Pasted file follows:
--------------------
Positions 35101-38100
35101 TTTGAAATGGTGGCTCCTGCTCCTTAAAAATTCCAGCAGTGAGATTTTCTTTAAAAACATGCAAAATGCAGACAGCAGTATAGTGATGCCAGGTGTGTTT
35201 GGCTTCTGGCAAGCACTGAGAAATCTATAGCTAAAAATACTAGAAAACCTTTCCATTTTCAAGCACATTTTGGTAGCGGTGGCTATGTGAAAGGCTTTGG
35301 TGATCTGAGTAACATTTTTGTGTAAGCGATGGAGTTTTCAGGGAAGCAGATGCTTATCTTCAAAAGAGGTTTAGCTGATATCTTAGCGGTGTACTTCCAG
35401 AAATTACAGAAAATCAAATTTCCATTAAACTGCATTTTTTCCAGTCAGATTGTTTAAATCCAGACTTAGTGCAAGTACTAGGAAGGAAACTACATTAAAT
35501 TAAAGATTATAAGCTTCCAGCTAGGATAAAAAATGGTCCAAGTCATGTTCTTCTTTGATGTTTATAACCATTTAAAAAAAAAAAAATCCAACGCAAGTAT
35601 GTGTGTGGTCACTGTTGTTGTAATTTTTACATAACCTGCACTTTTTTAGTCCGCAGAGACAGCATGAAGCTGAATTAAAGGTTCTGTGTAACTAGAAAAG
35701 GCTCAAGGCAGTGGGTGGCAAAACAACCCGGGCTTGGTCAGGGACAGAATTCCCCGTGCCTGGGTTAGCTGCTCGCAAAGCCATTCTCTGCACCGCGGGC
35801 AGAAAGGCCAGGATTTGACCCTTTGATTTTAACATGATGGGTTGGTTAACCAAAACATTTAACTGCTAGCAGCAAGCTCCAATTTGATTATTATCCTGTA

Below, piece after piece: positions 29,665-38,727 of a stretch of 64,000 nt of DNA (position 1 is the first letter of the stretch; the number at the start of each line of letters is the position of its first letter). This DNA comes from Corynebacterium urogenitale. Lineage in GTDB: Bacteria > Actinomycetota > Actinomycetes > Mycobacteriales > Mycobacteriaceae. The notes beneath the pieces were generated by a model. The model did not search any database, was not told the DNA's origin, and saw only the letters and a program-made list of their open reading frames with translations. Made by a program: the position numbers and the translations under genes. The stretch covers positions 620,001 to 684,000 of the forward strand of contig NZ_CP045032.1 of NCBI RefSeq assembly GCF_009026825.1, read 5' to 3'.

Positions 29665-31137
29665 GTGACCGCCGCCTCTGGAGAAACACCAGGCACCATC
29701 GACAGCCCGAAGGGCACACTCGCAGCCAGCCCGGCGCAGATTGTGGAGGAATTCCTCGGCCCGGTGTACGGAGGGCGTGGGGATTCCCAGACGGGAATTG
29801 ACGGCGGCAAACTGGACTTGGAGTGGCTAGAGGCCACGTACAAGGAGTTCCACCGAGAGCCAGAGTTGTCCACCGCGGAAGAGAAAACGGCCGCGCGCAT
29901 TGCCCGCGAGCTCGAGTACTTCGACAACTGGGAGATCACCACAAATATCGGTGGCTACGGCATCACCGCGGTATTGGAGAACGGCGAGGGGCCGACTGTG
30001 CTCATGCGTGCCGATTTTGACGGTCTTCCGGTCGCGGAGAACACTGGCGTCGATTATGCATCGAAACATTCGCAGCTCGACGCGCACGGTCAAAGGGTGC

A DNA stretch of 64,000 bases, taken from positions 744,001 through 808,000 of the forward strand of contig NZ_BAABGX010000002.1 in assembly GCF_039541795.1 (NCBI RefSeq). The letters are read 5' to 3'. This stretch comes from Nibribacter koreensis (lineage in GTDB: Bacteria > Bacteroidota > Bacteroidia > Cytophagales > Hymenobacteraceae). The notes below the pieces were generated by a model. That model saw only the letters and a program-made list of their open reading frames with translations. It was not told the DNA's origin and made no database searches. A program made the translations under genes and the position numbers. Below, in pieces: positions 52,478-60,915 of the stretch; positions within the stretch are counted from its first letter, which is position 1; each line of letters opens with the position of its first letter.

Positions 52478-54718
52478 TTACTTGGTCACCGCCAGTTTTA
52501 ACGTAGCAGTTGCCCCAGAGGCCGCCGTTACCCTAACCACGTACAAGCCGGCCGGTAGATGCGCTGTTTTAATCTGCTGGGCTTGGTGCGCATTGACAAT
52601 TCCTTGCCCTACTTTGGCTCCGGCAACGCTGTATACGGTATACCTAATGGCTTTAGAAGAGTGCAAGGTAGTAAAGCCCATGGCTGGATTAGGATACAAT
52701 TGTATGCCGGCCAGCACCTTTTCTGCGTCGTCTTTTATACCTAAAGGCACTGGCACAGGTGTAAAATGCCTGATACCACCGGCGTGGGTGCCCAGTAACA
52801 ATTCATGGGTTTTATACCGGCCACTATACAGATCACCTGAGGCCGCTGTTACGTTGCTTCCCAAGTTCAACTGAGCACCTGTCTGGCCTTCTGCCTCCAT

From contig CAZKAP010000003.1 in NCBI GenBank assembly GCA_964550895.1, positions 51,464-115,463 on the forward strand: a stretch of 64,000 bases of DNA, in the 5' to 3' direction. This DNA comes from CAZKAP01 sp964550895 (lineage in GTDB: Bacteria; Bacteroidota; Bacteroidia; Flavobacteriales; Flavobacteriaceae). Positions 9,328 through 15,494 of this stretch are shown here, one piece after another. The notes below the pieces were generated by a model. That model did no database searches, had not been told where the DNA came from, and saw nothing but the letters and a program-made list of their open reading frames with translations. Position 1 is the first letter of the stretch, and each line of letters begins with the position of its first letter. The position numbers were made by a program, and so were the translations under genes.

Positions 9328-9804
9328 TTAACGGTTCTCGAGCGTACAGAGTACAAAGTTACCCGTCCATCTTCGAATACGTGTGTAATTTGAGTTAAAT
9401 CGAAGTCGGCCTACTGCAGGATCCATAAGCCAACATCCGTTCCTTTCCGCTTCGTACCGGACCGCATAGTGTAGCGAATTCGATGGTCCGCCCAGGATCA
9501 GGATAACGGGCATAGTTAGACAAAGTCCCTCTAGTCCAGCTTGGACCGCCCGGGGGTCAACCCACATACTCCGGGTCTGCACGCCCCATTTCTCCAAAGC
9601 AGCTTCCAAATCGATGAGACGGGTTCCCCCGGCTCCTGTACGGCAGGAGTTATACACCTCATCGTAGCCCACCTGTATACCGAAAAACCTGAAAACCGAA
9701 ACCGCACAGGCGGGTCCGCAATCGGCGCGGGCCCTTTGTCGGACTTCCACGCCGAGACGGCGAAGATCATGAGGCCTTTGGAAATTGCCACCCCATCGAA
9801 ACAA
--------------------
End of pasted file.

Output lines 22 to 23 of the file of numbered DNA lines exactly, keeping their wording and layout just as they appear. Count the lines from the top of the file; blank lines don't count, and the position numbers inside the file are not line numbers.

52701 TGTATGCCGGCCAGCACCTTTTCTGCGTCGTCTTTTATACCTAAAGGCACTGGCACAGGTGTAAAATGCCTGATACCACCGGCGTGGGTGCCCAGTAACA
52801 ATTCATGGGTTTTATACCGGCCACTATACAGATCACCTGAGGCCGCTGTTACGTTGCTTCCCAAGTTCAACTGAGCACCTGTCTGGCCTTCTGCCTCCAT